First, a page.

The anime also nicely presented another aspect of war: technology. I’ve learned through various Discovery Channel movies of those WW2 films in color that the Germans got the upper hand mostly because they adapted new guns, tanks and aircraft while the other nations were pretty sure the whole war would go down as another trench warfare like in the First World War. They were f*cking wrong and their defenses were being blitzkrieg and their cities pillaged. Obviously, they responded by technology as well and punctuated it with a technological innovation called the Atom Bomb. Isn’t war awesome? Anyways, this was presented in this anime as well. The Demon King introduced technological advancements that greatly affected the pace of the war and the status quo of the human world as well. It’s not just advancement in warfare though, but also in agriculture and education. She was teaching people new strategies for war and teaching farmers new tools to help produce more crops. These are also common advancements and not a hint of Sci Fi or anything is present. It’s something that easily fits the story and something the audience can easily digest. It’s also a new approach to war stories that I really appreciate. It’s not that “new” though because it’s still within the realm of familiarity the anime is built upon.
As the anime progresses, the various aspects of the show slowly became a lot more interesting. The political, economic, technological and even religious aspects soon gave us a clear picture of what the anime was trying to present. The Demon King and the Hero was really trying to end the war and the results of their efforts would slowly come to fruition. The focus expands from the two main characters to the various side characters and the whole situation of the war becomes really exciting to see progress. The story still had some noticeable downsides though that I feel I should point out. First of all, some aspects of the story were a bit hard to not roll your eyes over. The idea that the two characters introduced corn to the oblivious humans seemed a bit ridiculous and there were certainly a bit of Mary Sue attitude coming from the characters. The show slowly fixes that though so it’s not really that big of a deal. There were some aspects of the story that were still a bit confusing though. The anime doesn’t explain things and let the pacing of the story slowly correct itself so it will be a challenge trying to keep up with the anime. Some things like the magical powers of the characters aren’t fully explained and the various “negotiations” in the anime were a bit hard to follow.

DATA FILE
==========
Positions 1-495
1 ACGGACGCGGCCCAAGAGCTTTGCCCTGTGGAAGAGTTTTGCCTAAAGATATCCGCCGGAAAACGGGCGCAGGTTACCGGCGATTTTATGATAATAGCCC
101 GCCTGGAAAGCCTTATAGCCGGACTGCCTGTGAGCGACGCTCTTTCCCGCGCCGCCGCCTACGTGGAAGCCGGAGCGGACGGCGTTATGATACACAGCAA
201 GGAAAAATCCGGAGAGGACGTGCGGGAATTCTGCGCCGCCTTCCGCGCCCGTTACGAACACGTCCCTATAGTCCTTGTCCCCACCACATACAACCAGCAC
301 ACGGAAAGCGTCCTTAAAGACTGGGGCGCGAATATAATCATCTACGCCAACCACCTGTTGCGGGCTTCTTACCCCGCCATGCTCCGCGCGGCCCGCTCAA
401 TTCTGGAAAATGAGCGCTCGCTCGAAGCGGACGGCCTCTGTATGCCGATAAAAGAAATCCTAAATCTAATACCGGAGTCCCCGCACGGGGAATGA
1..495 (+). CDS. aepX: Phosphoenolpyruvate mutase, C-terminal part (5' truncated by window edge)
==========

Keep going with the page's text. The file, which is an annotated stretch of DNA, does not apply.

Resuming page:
The characters are all pretty interesting. I find it fascinating they don’t have actual names. They are just called by their title. The Hero, Demon King, Head Maid and Soldier are among the names in the anime. It’s actually a good thing for me because I don’t bother with names. They’re obligatory things to an anime but one that isn’t really that vital. I’m glad the creator realized that as well. I am a bit curious how it was on the light novel since names are pretty important there. Oh well. Anyways, the characters are all nicely presented. It’s a bit surprising how well the characters grow in the show. Aside from the Hero and Demon King, all the characters started out as mere plot devices to further the story along but as the story slowly expanded, the focus was slowly shifted to the plot devices and you can see how they grow as a character. One best example is the Older Sister Maid. She started out as the cheerful girl who was luckily sheltered by Demon King. She was taught by Demon King and she served nothing more than a worrying character. Then the story focused on her and how she perceived the growth of the nation. This caused a surge of bravery in her that caused her to deliver one of the powerful moments in the anime. The show was smart at presenting the characters and instead of being just mere plot devices the story can use to shape the anime, the characters were important parts of the show that told the story’s great progression and buildup. Even mere characters that had two or three lines soon became great characters that led armies and had their own cool fight scene. It’s really amazing and deceptively complex.